David W. Bebbington

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David W. Bebbington

David William Bebbington

(1949-07-25) 25 July 1949 (age 70)
Nottingham, England
ResidenceBridge of Allan, Scotland
Eileen Bebbington (m. 1971)
Academic background
Alma mater
ThesisThe Nonconformist Conscience (1975)
Doctoral advisorDavid Thompson
Academic work
Sub-disciplineEcclesiastical history
InstitutionsUniversity of Stirling
Doctoral studentsTimothy Larsen, Jeffrey S. McDonald
Main interestsHistory of evangelicalism

David William Bebbington FRSE FRHistS (born 1949) is a British historian who is a Professor of History at the University of Stirling in Scotland and a distinguished Visiting Professor of History at Baylor University. He is a Fellow of the Royal Society of Edinburgh[1] and the Royal Historical Society.


Bebbington was born in Nottingham, England, on 25 July 1949 and was raised in Sherwood, a northern suburb of Nottingham. An undergraduate at Jesus College, Cambridge (1968–1971), Bebbington began his doctoral studies there (1971–1973) before becoming a research fellow of Fitzwilliam College (1973–1976). Since 1976 he has taught at the University of Stirling, where since 1999 he has been Professor of History.[2] His principal research interests are in the history of politics, religion, and society in Great Britain from the eighteenth to the twentieth century, and in the history of the global evangelical movement.

He was President of the Ecclesiastical History Society (2006–2007).[3]

Bebbington quadrilateral[edit]

Bebbington is widely known for his definition of evangelicalism, referred to as the Bebbington quadrilateral, which was first provided in his 1989 classic study Evangelicalism in Modern Britain: A History from the 1730s to the 1980s.[4] Bebbington identifies four main qualities which are to be used in defining evangelical convictions and attitudes:[5][6]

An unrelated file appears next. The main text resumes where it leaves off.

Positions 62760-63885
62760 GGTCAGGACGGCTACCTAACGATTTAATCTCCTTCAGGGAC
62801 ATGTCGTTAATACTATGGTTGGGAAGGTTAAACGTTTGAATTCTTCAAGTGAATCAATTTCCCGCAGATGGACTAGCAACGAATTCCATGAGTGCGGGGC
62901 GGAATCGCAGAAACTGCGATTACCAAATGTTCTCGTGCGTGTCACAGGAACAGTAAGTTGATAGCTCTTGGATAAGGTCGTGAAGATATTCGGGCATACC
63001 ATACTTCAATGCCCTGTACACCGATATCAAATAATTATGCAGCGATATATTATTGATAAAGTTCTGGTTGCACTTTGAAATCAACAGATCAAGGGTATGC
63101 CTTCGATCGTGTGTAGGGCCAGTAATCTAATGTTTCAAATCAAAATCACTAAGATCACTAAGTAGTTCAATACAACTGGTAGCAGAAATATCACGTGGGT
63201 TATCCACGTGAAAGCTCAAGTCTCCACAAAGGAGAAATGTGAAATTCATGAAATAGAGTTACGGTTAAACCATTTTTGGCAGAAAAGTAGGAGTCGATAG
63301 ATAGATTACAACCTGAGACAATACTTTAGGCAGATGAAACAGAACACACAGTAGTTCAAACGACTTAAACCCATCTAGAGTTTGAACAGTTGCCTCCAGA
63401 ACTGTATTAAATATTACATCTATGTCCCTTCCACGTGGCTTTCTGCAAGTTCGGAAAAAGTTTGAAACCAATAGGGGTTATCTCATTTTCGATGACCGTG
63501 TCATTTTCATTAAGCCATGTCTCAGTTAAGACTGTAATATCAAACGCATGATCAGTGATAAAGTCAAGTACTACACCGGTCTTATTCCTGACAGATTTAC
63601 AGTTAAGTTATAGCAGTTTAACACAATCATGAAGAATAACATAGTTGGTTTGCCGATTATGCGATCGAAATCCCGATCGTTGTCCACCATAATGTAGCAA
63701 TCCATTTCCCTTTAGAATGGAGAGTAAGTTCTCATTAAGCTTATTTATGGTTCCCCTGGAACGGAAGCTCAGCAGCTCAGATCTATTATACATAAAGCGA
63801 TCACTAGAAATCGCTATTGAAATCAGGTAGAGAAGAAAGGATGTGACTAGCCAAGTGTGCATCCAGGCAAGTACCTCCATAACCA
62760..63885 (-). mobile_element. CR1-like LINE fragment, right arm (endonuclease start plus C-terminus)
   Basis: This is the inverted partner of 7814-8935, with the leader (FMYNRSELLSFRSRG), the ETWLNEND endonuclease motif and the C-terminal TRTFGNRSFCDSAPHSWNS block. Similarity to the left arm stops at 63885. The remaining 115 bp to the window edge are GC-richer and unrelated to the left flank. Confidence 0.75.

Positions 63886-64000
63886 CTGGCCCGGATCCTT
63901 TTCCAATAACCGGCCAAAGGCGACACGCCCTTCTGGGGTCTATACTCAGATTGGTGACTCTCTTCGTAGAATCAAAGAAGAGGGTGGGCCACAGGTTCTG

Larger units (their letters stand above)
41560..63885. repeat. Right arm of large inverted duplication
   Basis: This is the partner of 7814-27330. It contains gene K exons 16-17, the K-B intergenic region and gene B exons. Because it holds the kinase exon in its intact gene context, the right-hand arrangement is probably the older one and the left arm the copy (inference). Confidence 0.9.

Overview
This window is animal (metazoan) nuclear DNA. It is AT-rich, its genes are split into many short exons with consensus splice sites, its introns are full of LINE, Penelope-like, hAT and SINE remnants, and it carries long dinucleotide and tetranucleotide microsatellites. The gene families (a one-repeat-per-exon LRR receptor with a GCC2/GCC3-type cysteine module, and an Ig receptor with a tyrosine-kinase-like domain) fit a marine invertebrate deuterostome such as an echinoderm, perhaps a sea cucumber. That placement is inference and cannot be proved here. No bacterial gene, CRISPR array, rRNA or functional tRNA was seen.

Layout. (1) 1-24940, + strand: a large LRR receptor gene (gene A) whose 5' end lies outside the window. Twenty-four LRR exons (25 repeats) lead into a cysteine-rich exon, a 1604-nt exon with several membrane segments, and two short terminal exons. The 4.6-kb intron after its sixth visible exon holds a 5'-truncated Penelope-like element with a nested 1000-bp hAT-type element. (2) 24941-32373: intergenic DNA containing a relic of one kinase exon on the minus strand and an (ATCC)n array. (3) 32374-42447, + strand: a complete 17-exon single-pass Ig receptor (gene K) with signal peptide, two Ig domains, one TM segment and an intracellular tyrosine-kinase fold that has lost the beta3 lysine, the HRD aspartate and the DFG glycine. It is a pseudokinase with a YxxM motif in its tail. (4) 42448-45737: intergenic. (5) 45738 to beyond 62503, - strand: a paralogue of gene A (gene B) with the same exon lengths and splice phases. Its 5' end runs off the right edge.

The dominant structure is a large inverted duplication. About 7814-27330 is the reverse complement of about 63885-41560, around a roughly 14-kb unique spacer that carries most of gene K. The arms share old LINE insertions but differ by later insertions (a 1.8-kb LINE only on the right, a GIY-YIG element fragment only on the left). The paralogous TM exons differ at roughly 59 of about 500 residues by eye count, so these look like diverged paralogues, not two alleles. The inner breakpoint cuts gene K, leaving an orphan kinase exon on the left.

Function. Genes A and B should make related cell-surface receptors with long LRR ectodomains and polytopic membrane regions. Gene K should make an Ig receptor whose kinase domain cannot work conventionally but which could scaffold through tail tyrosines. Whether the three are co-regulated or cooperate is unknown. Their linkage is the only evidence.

• Biblicism: a particular regard for the Bible (e.g. all essential spiritual truth is to be found in its pages)
  • Crucicentrism: a focus on the atoning work of Christ on the cross
  • Conversionism: the belief that human beings need to be converted
  • Activism: the belief that the gospel needs to be expressed in effort

Bebbington (along with Mark Noll and others) has exerted a large amount of effort in placing evangelicalism on the world map of religious history. Through their efforts they have made it more difficult for scholars to ignore the influence of evangelicals in the world since the movement’s inception in the eighteenth century.[7][8]

Personal life[edit]

Bebbington is married to Eileen, and has a daughter Anne Bebbington and granddaughter Becky. He lives in the village of Bridge of Allan and is a longtime member of Stirling Baptist Church, where he has held various positions of leadership. He is also a regular lay preacher for churches affiliated to the Baptist Union of Scotland.



  • Bebbington, David W. (1975). The Nonconformist Conscience: A Study of the Political Attitudes and Activities of Evangelical Nonconformists, 1886–1902 (PhD thesis). Cambridge: Cambridge University.[9]